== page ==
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Home Port of Seward, Alaska



Our Departure From the Carenage

It's taken 4 weeks, 28 days, to complete our work and prepare to depart the Carenage. We're ready!  Here are a few photos of our last week or so.

.I mentioned this device in a blog.  It's the sensor for our Mercury gas tank, a clever device!  The gauge in the cap is at left and the other end protrudes into the tank.  The orange float moves with the gas level, of course, and at it moves up the twisted metal stem, the stem rotates, and that rotates the gauge needle.  Impressively simple technology, I think


From our deck, a photo of the most famous island in the Pacific:  Bora Bora.  That skyline is unmistakable. 

Over the off-season, we try and protect the plastic cover on our new radome.  We use an outboard cover like this was.  It's nylon material that was totally destroyed by UV in a single season. 

The boat is SV Auntie, owned and single-handed by this American sailor. 

Nope, neither of us has any idea what this beautiful flower is, but the colors are spectacular.

This is wild ginger, and what a gorgeous color it is, too.

We had walked a mile to this little magasin, and it was still closed when we arrived.  Fortunately, the owner opened early for us. Lovely Conni poses in front.

This is the gate to Apooiti, obviously, and the warning against alcohol and pot, or "pakalolo", the local name.

Bill walks back to the boat with groceries and two baguettes. 

We've seen this flower each year, and have never been able to identify it.  You?

There are  no lawn mowers as we know them, but everyone uses a string trimmer.  This is road crew, clearing the road side.

This is how the yard moves a big catamaran.  They move this hydraulic trailer under the boat and lift the middle with hydraulics.  Look closely and note the yellow posts.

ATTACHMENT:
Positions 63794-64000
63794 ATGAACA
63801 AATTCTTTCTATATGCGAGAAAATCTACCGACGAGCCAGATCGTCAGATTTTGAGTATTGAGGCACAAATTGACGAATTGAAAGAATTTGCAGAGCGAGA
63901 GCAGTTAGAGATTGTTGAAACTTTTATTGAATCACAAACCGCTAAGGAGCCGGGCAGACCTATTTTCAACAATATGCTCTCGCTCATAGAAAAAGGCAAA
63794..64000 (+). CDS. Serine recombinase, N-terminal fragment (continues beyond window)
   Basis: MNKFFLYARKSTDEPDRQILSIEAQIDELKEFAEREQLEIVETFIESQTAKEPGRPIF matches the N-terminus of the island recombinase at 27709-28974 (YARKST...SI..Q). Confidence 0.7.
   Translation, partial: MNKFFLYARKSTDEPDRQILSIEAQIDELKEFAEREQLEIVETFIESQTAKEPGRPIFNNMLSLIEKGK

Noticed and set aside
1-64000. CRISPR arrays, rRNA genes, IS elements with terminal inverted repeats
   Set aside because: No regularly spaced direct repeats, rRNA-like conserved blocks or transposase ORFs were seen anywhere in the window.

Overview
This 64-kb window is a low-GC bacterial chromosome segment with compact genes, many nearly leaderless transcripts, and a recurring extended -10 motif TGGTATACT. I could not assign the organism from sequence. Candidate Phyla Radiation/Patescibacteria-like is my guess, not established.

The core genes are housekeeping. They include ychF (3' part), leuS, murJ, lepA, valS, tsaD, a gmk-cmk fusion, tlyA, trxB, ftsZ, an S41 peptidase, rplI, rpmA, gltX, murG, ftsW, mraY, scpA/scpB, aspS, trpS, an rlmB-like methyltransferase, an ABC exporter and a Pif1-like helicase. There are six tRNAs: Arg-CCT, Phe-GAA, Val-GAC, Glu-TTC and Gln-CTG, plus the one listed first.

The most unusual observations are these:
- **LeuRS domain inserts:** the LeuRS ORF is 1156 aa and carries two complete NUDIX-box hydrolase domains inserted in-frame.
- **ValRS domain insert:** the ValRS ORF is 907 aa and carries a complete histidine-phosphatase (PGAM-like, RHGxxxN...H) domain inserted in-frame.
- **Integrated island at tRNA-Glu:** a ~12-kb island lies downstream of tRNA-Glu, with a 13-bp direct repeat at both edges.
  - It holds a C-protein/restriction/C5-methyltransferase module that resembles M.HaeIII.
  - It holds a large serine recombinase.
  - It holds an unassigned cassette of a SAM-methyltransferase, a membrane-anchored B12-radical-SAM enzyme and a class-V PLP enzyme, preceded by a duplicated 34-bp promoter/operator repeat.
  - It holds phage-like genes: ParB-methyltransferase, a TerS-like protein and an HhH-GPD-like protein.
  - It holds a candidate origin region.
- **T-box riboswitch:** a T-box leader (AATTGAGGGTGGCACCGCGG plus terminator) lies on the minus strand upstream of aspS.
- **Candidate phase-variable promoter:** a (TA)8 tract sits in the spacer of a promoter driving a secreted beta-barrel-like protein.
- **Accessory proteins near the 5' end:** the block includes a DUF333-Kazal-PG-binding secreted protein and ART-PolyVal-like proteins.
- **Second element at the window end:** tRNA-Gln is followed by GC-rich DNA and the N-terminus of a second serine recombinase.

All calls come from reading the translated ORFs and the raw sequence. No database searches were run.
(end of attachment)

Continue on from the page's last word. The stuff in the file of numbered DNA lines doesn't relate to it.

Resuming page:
Now it's Wings' turn to move on the trailer.  Lovely Conni watches.

Dominic, the boss and owner, guides his trailer under Wings. 

Wings, just before entering the water.

And, she's a boat again!  Her keel is in the water.  The big, blue machine is a TraveLift adn she's held by big slings.

Our first ice cubes cool our first gin and tonic.  We can't buy this Schweppes Indian Tonic, but it's the best.

Sunset from Koko's Roulotte, one of our favorites.  Not a bad view, is it?

Barbara, Jim, Bill, and Bill (me) sit at Koko's.  Jim and Barbara are half-owners of Turtle Blues, another Passport.  We've become good friends the past few years.

This is Vera, owned by Michael and Britta, our German friends.  They have a new hull product, Copper Cote anti-fouling.

We call these two, "the Inspectors", since they walk around the yard watching everything.  They're not keen on Americans, but the guy with shirt feeds several stray cats:  can't be all bad.



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